August 17th, 2010
10:00 AM ET
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soundoff (19 Responses)
  1. Paul

    We haven't seen tea price increases trickle down to us yet (, but often there is a delay as the price increases take time to go from raw suppliers to the brands to the distributors/wholesalers.

    August 18, 2010 at 1:08 pm |
  2. Rahul Iyer

    I am Asian Indian, and I enjoy a good chai or tea. I make chai at home much the same way as my grandmother (in India) taught me. Yes, the various stores like Whole Foods, Trader Joe's, and even Wal-Mart charge a hefty price for the tea. I tend to buy my tea elsewhere, in the following kinds of stores:

    Indian markets...go to Patel's on Devon if you are in Chicago...Patels has started to franchise across the USA, and there is one in Nashville (on Nolensville Road) also.

    Various other Indian markets, some real hole in the walls

    Also, look at some of the food sections in Big Lots and related. Often times you can find the same exact brand and kind of tea you find at Whole Foods, just a lot cheaper. Yeah, they are perhaps there because they are rejects elsewhere, or closer to their expiration date, but many of them are still good.

    Also, I tend to look at Indian brand names:

    Remember Tetley Brand of UK? It is now part of Tata Group India. Look at some of the brands by Tata. You may find them just as good, but cheaper. Tata Tea is part of the huge Tata conglomerate in India.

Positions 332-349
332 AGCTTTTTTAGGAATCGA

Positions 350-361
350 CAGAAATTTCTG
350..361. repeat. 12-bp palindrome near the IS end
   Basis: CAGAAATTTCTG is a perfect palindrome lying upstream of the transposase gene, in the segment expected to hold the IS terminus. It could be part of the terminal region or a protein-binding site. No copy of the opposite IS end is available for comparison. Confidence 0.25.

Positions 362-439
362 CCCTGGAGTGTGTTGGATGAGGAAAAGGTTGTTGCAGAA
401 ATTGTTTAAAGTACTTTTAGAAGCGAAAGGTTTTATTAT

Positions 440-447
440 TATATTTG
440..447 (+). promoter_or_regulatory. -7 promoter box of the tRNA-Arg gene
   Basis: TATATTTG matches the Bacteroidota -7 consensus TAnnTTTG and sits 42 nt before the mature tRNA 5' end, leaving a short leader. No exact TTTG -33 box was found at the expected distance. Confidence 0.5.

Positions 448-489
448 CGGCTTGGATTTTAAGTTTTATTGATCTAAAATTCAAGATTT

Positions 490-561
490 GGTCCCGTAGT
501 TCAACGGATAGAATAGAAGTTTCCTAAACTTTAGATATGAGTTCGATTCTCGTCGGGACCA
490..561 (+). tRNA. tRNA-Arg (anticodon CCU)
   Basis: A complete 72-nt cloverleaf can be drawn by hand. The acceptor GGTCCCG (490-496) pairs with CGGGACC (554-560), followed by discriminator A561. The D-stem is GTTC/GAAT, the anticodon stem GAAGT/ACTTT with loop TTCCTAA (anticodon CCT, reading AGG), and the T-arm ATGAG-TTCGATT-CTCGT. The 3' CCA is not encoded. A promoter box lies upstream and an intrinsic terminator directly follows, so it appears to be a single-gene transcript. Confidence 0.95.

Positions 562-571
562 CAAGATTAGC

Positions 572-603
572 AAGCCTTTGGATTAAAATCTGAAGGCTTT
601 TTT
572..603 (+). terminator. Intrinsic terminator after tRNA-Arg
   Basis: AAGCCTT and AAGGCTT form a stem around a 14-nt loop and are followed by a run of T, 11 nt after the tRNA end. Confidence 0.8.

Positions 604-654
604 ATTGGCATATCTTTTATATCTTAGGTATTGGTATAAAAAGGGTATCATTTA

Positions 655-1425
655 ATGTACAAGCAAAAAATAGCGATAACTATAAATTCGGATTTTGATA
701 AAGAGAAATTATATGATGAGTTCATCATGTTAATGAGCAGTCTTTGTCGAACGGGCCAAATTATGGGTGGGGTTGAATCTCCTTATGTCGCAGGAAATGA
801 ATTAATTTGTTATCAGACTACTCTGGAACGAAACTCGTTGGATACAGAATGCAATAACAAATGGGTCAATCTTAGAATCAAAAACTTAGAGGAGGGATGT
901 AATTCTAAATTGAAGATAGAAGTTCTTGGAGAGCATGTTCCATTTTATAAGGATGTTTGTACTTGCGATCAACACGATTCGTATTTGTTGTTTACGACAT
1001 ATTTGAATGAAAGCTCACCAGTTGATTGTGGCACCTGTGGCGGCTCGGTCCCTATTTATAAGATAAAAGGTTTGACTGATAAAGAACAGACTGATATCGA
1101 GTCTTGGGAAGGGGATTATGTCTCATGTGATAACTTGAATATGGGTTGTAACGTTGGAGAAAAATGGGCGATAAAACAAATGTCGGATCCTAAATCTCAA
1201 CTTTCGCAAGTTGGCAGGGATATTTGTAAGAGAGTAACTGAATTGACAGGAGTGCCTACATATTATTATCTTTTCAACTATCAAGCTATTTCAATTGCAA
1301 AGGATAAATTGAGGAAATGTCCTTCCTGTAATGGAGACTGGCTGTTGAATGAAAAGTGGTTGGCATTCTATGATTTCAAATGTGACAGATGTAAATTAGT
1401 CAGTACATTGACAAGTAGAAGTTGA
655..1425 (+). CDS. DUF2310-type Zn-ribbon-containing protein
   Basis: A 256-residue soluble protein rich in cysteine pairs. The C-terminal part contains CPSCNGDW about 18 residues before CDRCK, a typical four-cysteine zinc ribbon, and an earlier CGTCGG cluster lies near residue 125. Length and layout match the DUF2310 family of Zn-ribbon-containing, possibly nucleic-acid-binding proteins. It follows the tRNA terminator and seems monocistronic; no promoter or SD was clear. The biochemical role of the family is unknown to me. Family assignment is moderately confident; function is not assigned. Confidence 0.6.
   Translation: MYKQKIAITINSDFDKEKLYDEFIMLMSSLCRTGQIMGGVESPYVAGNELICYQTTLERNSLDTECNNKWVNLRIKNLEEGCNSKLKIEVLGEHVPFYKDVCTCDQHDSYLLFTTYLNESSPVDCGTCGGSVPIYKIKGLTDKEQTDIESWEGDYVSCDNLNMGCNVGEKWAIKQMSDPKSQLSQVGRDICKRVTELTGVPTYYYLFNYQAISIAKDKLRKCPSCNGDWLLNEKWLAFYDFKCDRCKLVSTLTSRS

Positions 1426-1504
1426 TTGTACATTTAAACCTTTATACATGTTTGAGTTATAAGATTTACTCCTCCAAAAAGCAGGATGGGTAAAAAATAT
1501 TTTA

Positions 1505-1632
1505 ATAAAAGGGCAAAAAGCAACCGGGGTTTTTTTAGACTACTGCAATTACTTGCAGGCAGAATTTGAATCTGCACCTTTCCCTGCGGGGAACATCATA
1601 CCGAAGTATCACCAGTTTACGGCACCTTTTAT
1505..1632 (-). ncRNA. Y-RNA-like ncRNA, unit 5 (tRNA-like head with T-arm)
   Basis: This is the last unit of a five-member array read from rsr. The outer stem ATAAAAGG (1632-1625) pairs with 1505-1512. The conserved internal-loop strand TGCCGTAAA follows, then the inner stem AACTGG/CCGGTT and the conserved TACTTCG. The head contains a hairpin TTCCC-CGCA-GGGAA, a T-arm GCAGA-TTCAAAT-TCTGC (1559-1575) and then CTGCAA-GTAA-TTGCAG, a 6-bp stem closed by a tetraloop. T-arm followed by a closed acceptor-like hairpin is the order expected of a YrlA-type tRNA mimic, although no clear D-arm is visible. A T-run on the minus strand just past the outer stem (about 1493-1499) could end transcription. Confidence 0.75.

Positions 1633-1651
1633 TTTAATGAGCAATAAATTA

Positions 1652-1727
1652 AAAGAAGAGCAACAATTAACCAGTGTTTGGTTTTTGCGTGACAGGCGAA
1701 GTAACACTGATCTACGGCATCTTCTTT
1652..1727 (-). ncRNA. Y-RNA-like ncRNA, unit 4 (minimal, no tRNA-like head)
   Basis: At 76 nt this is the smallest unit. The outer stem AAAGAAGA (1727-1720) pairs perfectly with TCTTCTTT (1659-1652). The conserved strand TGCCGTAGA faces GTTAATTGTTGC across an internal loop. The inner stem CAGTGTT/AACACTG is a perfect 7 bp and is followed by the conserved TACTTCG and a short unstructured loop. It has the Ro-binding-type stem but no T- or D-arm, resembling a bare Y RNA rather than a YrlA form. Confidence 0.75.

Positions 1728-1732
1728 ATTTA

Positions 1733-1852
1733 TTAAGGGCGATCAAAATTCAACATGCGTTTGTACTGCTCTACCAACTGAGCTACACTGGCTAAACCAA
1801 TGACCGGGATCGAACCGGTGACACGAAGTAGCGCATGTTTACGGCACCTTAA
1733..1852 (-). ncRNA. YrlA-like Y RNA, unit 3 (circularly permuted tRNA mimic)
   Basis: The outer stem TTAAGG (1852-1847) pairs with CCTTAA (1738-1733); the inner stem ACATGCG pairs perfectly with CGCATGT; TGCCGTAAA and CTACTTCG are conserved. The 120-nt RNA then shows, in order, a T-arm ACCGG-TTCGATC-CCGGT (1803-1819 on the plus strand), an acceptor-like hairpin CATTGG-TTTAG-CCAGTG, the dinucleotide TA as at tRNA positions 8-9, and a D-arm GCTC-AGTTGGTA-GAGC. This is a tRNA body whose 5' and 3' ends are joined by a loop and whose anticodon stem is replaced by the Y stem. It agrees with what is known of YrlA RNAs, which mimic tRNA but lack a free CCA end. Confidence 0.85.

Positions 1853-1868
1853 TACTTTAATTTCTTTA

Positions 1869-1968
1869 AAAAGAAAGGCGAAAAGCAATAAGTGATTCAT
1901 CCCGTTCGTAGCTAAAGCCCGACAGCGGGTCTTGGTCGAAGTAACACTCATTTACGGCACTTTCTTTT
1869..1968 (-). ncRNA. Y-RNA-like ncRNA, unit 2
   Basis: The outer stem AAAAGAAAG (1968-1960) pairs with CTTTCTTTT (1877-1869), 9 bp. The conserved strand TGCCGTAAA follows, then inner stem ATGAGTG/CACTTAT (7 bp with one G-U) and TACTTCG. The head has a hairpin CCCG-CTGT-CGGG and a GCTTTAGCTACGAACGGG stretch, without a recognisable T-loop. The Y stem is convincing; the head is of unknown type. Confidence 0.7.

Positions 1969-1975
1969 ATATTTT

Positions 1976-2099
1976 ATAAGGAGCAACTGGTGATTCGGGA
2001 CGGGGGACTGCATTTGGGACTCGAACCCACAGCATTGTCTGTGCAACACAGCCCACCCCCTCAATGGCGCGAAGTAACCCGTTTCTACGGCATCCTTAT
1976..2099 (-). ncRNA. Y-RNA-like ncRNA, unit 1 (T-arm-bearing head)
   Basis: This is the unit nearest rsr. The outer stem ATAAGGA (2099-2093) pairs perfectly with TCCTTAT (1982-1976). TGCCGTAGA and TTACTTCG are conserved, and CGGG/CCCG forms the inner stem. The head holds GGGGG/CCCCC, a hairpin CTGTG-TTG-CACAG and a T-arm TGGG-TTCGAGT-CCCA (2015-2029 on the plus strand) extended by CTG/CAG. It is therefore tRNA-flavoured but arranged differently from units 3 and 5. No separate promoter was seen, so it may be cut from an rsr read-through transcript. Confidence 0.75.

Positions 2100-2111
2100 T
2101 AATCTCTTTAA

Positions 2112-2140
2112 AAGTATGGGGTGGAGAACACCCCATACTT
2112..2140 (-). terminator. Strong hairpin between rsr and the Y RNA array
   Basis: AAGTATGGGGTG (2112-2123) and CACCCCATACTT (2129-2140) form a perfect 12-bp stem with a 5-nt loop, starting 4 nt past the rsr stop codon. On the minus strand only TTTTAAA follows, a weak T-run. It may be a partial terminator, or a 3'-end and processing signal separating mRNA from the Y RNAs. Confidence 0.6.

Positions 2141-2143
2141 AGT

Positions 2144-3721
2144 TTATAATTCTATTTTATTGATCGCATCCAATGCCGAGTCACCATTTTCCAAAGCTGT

There are many brand names like this also. If you can find an established brand from India, chances are that it is perhaps okay. Everybody has their opinion though.

    August 18, 2010 at 11:57 am |
    • Rahul Iyer

      Wanted to add...look at Kenyan (African) tea also.

      August 18, 2010 at 11:58 am |
  3. Mandy

    Tea is so good! I love it! I only drink tea and will most likely pay more for it if I had to. Think about if they raised the prices on soda everybody who is a soda drinker will still buy it and after some time the complaints about the higher pricing will go away just as it will about the tea.

    August 18, 2010 at 2:40 am |
  4. DT

    I have a whole (small) cabinet of tea, so not going to worry for awhile until I drink up what's here.

    August 17, 2010 at 11:42 pm |
  5. Dave from Charleston, SC

    Great tea grown right here in the lowcountry, hard to find though...

    August 17, 2010 at 7:23 pm |
    • Renee

      Was just at the Charleston Tea Plantation last week. It was great! More people need to know that we can buy good American grown tea!

      August 18, 2010 at 11:30 am |
  6. Mr T

    Tea drinkers are everywhere. I drink tea everyday. There are so many teas that I can always find one for the mood I am in. Coffee is for the weak of mind and consitution

    August 17, 2010 at 4:05 pm |
  7. Mesfin B

    I am wondering if avid tea drinkers are not from Africa. I remembered vividly, as I was growing up our breakfast consisted of only a cup of tea and a loaf of bread from the bakery house. One can easily notice how tea drinking is a vital social gathering in all cafes in every corner of the big cities from Cairo to Johansburg.

    August 17, 2010 at 3:56 pm |
    • Thoughtful

      Well, this news article specifically focused on tea drinkers buying the expensive, specialty teas. The people who are buying those are going to keep buying without much of a grumble about the price.